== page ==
The VA Funding Fee goes directly to the VA to ensure the program keeps running for future generations of military homebuyers by removing any additional burdens off tax payers and veterans. The fee varies depending on the borrower's circumstances and does not apply for veterans with service-connected disabilities. For example, if this is your first time using the VA Home Loan Program, the funding fee is typically 2.15 percent of the purchase price of the home. For subsequent use of your VA Loan benefit, the fee is 3.3 percent.VA borrowers can roll the funding fee into their overall loan amount. The VA also limits closing costs for veterans and allows sellers to pay most or all of those expenses. Many of our borrowers purchase a home with no money due at closing.


VA Loan Eligibility Requirements

VA Loans are available exclusively to those who have served our country and select military spouses. The VA Loan is specifically known for its no down payment requirement and competitive rates.  It's ultimately up to the VA to determine eligibility for the home loan program, but prospective borrowers can get a good idea by looking at the VA's basic eligibility guidelines. VA Loans are generally available for veterans and active duty service members who meet the basic service requirements.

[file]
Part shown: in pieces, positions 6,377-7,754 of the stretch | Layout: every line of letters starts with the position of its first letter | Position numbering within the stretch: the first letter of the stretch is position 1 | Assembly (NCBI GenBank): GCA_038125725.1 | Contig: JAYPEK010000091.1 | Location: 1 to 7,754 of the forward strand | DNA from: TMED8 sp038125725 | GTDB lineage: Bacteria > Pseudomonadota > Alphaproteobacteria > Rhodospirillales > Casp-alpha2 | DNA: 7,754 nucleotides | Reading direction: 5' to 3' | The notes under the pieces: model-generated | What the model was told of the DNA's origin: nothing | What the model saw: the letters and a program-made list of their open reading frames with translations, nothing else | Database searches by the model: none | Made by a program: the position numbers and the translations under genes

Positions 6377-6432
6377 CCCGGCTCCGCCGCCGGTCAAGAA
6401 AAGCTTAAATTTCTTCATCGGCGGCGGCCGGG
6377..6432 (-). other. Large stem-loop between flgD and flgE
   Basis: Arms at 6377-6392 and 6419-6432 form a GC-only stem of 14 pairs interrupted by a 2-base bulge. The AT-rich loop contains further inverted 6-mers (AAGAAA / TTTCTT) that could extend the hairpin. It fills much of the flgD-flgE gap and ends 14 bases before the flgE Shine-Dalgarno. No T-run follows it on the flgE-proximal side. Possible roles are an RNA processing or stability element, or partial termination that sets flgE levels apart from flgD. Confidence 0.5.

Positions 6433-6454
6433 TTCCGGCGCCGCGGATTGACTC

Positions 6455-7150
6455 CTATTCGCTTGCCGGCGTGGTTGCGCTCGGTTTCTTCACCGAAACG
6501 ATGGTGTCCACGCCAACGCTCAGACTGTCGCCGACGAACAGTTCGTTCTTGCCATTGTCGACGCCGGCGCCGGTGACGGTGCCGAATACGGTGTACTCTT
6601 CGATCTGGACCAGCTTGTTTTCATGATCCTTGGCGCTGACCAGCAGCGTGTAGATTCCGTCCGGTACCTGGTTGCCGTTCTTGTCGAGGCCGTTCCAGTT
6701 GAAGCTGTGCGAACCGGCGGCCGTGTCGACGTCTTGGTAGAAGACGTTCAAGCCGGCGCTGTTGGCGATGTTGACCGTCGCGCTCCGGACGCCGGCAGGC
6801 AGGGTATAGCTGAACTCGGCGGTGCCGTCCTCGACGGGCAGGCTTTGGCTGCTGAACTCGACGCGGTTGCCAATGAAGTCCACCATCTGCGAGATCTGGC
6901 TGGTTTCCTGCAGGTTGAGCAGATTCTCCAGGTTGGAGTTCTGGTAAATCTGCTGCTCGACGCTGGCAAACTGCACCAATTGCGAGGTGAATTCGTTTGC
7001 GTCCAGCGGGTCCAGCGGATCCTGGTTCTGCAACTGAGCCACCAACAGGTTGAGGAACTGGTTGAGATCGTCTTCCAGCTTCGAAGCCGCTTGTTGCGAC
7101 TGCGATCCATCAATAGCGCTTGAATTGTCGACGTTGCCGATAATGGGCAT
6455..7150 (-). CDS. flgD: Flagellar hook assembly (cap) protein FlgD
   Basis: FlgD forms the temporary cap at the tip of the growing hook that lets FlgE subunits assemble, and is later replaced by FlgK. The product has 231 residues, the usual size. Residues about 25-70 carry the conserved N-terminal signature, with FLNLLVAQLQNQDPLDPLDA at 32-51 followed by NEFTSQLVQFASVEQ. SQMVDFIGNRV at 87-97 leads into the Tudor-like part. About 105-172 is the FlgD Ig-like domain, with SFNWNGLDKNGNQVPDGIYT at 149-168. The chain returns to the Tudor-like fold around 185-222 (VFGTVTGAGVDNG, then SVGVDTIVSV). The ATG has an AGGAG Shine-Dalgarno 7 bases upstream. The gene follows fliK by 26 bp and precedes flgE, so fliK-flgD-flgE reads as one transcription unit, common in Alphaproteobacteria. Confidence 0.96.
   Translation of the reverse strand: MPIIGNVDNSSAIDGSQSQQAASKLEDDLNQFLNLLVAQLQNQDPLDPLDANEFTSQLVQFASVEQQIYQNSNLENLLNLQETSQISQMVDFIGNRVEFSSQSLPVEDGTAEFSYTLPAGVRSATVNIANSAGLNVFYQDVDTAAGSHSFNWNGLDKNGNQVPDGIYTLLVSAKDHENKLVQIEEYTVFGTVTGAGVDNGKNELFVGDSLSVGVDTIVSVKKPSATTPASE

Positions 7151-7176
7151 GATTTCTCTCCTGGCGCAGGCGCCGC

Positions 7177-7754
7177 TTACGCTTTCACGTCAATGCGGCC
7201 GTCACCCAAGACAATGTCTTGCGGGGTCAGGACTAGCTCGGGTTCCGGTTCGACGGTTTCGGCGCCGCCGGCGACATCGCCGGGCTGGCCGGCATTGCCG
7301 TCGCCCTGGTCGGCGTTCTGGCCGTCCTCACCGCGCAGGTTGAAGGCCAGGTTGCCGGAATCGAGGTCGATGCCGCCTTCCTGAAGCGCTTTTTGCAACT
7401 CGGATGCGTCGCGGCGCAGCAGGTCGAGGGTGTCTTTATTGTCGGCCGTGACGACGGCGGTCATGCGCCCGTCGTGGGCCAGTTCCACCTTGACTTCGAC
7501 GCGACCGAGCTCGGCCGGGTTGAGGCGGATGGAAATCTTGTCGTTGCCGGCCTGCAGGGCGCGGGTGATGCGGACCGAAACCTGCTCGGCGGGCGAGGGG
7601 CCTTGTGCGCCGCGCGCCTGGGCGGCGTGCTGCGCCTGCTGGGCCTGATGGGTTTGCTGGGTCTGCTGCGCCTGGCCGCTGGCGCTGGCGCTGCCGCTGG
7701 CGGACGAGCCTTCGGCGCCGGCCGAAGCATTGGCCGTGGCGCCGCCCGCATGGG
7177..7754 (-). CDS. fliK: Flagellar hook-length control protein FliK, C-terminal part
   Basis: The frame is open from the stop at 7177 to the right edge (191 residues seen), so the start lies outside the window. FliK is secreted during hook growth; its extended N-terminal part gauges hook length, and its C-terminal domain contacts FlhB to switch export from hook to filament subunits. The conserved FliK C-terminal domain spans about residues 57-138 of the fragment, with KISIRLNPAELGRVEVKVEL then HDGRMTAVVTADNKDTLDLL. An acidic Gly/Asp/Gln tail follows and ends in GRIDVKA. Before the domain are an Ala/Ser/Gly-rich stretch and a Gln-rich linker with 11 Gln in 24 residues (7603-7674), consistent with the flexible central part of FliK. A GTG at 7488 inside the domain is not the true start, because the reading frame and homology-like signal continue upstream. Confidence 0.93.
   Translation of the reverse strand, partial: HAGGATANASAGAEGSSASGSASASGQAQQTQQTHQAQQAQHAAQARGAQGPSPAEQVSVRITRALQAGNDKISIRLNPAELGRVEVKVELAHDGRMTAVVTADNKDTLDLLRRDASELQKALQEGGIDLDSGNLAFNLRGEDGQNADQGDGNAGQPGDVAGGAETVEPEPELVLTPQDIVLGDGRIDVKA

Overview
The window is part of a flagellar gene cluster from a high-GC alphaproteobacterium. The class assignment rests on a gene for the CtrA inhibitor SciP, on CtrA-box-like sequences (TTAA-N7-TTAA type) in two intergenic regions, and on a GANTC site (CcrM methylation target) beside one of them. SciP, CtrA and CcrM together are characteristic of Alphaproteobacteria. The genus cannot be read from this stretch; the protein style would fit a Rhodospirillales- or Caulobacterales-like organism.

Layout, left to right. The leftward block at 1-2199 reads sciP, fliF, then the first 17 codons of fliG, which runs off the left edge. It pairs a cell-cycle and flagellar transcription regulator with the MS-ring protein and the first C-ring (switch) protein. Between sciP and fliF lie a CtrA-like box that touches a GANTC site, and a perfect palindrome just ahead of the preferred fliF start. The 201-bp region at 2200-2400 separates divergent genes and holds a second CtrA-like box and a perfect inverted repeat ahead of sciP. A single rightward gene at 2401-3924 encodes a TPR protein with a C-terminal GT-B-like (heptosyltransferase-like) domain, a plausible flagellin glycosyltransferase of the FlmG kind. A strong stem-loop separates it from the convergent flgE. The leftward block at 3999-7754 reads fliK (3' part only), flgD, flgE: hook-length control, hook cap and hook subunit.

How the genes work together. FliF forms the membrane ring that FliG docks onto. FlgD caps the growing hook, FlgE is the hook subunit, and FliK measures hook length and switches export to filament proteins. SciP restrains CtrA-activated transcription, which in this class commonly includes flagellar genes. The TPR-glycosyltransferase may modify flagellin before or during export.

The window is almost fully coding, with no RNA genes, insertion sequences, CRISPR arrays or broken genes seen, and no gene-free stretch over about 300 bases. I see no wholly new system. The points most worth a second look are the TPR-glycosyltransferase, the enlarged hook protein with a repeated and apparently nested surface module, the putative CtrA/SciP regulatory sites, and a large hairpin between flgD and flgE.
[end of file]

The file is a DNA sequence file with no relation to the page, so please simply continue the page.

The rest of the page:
• You have served 90 consecutive days of active service during wartime,
  • You have served 181 days of active service during peacetime,
  • You have more than 6 years of service in the National Guard or Reserves,
  • You are the spouse of a service member who has died in the line of duty or as a result of a service-related disability.

Determine if you are eligible for the VA Home Loan benefit based on service and discharge requirements.

How to Apply for a VA Loan Certificate of Eligibility (COE)

While you don't need your VA Certificate of Eligibility in hand to start the loan process, this certificate is a very important part of your loan application. Your COE verifies that your length and character of service make you eligible to use the VA home loan benefit.

You can apply for a VA Loan Certificate of Eligibility three different ways:

  1. Apply through a VA approved lender
  2. Apply online through the VA’s eBenefits portal
  3. Apply by mail with VA Form 26-1880

VA Loan Income Requirements

Homebuyers interested in the VA Loan aren't required to reach any kind of income threshold to use their home loan benefits; however, borrowers are expected to have stable, reliable income that will cover monthly expenses – including their new mortgage payment.

Additionally, the VA requires that borrowers maintain a certain amount of income left over each month after all major expenses are paid. The excess is meant to cover typical family needs, such as food, transportation and so forth and is referred to as residual income. Residual income is a large reason why the VA Loan maintains one of the lowest foreclosure rates of all major lending options.

By enforcing residual income requirements, the VA increases the chances of its borrowers earning sufficient income to meet all financial obligations, and also ensures borrowers have a cushion in the event of an emergency.

Additional Eligibility Requirements